a. Task efficiency score

The ratio between the time a task waits in a queue and the time it is being worked on.

b. Task cycle time

The time that a task takes to be delivered from one workflow to another.

c. Task throughput

This is the balance between the efficiency score and the cycle time. It represents the number of tasks completed within a fixed amount of time.

With these metrics, you can have a concrete idea of your workflows. You can even do some task delivery forecasting to better manage your team. However, it's also important to consider if the tasks performed bring value or if they're a waste of resources.

3. Preventing waste

The effort is important. But more so is knowing which battles to pick. We mean that your team must be mindful of the tasks they will perform. Any work to do requires a clear goal that must align with your business priorities. Doing stuff for its sake isn't Agile, nor effective at all.

We're not stating that you shouldn't allow for experiments. Testing ideas is okay when:

  • Your minimum required tasks are covered, and no one puts on extra pressure.

  • The experiment has a clear hypothesis to prove (or refute) and a detailed description of the employed resources.

Other than that, tasks that don't drive real business benefits should be examined and, if needed, dropped or replaced. Not assessing their relevance puts you at risk of investing your budget into generating waste.

a. The 7 types of work waste

Experts Mary and Tom Poppendieck grouped software development waste into seven categories based on what's considered waste in lean manufacturing theory. These can be applied to any team working on products/services.

Partially Done Work - A work item that has not yet reached the Definition of Done* and cannot be sent to the following workflow or shipped.

*The Definition of Done is "the minimum work generally required to get a product increment to the 'done' state."

Extra Features - Developing more than what is needed. It's always a good idea to back up your assumptions with data, so no one does more than what's required to cause some effect.

Relearning - Ignoring the knowledge available to the team members. Always check the documentation written by other folks or ask them about their expertise areas.

Handoffs - Waiting for others' work to be able to progress. If you follow our advice to analyze your workflows, bottlenecks should be evident. Loosen them up.

Delays - Taking more time than committed to delivering value. Stating deadlines is always tricky, and some tasks may delay for some days every now and then. But losing control over this can affect the performance of the whole team.

Task Switching - Moving to another task without completing the previous one. Sticking to the Definition of Done should prevent this from happening, but someone could get blocked due to interdependencies -or anything else. Ensure all blockers get raised during your stand-up meetings and clean the road.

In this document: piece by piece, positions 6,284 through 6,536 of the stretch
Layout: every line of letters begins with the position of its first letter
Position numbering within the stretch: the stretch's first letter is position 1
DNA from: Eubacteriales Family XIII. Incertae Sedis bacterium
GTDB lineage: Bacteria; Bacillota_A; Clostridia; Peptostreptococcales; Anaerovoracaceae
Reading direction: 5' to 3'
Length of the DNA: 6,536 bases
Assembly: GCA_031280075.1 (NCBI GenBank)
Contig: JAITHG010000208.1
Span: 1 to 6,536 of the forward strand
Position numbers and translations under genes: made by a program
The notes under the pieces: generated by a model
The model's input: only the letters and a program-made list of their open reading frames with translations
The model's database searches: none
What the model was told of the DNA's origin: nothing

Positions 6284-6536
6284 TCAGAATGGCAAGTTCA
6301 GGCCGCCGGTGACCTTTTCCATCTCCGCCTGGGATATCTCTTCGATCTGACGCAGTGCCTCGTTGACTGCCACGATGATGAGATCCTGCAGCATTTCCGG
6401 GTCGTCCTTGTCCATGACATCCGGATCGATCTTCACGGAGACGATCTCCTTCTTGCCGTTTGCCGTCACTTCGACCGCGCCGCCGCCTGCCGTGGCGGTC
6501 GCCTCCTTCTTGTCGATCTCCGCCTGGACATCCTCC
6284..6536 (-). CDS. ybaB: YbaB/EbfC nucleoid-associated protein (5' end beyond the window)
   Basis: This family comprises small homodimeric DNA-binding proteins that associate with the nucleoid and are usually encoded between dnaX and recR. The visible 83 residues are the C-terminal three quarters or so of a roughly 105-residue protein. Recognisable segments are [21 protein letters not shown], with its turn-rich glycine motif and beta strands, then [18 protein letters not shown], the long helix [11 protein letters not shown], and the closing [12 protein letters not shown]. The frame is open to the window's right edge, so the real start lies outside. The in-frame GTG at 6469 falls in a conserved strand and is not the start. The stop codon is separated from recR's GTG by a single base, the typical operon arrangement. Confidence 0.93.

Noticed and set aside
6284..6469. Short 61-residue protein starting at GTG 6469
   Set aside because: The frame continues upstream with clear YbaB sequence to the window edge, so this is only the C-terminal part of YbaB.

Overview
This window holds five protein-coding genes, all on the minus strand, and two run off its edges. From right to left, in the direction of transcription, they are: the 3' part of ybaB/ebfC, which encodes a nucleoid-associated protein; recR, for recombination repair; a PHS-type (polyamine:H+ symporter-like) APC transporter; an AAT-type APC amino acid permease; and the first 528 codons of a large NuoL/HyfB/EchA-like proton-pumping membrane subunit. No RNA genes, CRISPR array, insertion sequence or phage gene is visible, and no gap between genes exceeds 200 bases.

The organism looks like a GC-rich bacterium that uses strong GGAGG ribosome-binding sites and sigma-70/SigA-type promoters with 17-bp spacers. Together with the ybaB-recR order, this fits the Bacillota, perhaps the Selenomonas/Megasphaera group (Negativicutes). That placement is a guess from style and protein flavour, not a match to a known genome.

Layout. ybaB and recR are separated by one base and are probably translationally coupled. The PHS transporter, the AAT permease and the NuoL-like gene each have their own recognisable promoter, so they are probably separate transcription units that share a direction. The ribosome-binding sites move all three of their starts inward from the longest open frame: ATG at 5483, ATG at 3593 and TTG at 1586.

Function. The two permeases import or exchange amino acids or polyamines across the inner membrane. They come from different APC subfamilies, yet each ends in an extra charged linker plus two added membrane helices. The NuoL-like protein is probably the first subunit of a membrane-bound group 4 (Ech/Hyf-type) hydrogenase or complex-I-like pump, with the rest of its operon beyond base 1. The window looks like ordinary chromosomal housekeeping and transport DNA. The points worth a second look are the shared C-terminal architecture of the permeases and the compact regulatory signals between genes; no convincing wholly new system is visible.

Defects - Plain errors in delivered tasks. This one is pretty obvious. Consider that some flaws might be more severe than others.

Keeping a record of the most common issues during your work cycles is critical for continuous improvement. It can also enrich your Retrospectives with concrete examples of things that could be improved for the subsequent work cycles.

4. Visualizing your workflows

Whichever your approach, visual support of how tasks move through the workflows. Especially with the rise of remote and hybrid models, many comrades don't share the same physical space anymore.

There are some options out in the market that can fulfill your needs. One of them -and a great one, we must add- is Trello, which has a free version, aside from packing a bunch of benefits.

a. Getting started with Trello

This platform will let you easily create boards with the needed number of columns to represent all your workflows. Work items get registered in cards containing all their related information, including checklists, due dates, attachments, conversations, etc.

Head here to open your account.

Remember that if you go full Kanban and deploy a pull system, it's a good practice to add some buffering columns in-between the ones representing the workflows.

For example: In the case of a recruitment team, there might be a column for candidates that will be cold-reached. After being approached and accepting to start the process, its related work item could be put in a column under the label 'Interested', where it sits until somebody in the 'First interview' workflow picks it up.

b. Agile Retrospectives Trello Power-up

After setting your board, it would be wise to add the Agile Retrospectives Power-up. It will let you run Retros inside your Trello project, making it easier for your team to attend and follow any action items.

You can add it from here and start fostering a continuous improvement culture with little effort, thanks to its main features:

Customize your session to suit your needs - You can choose a template or use your own technique. Check some ideas to start off. After setting it up, you can begin the Retro and go through its simple yet engaging three steps:

Think - Everybody adds their ideas for each category.

Vote - The team votes for the topics they consider the most relevant.

Discuss - Talk about the top voted topics and plan action items to address them.

You can turn those Action Items into Trello cards to ensure they get assigned and prioritized during the next work cycle.

In conclusion…

Running Retrospectives is not only about scheduling meetings but the germ to fostering an autonomous spirit of continuous improvement. The best way to keep a high-performing team is by making sure their internal dynamics are flowing and flagging any anti-pattern or issue that could mine the peers' confidence in each other.